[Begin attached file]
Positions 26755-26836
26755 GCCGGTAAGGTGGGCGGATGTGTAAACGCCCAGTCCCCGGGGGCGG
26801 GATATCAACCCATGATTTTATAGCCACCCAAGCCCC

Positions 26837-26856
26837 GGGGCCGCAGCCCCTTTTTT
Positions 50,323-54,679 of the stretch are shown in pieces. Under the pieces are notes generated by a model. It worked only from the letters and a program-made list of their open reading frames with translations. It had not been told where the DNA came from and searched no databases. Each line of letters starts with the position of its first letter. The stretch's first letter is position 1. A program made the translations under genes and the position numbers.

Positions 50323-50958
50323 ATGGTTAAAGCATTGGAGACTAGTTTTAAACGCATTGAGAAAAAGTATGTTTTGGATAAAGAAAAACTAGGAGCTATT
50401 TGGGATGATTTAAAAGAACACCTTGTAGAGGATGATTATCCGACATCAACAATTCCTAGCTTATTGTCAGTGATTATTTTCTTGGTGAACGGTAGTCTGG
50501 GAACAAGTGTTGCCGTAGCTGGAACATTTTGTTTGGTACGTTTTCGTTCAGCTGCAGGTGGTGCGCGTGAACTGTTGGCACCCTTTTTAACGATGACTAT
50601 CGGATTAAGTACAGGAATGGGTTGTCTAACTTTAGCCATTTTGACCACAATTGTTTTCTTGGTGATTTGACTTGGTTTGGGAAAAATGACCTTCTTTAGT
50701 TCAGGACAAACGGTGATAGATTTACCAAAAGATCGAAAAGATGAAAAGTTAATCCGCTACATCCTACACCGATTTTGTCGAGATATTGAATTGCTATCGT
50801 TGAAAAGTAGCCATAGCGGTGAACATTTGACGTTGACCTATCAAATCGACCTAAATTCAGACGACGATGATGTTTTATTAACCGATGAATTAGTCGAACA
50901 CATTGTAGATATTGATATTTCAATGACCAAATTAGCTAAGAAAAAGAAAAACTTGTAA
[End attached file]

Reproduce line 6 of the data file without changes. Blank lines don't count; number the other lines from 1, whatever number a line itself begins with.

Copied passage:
Positions 50,323-54,679 of the stretch are shown in pieces. Under the pieces are notes generated by a model. It worked only from the letters and a program-made list of their open reading frames with translations. It had not been told where the DNA came from and searched no databases. Each line of letters starts with the position of its first letter. The stretch's first letter is position 1. A program made the translations under genes and the position numbers.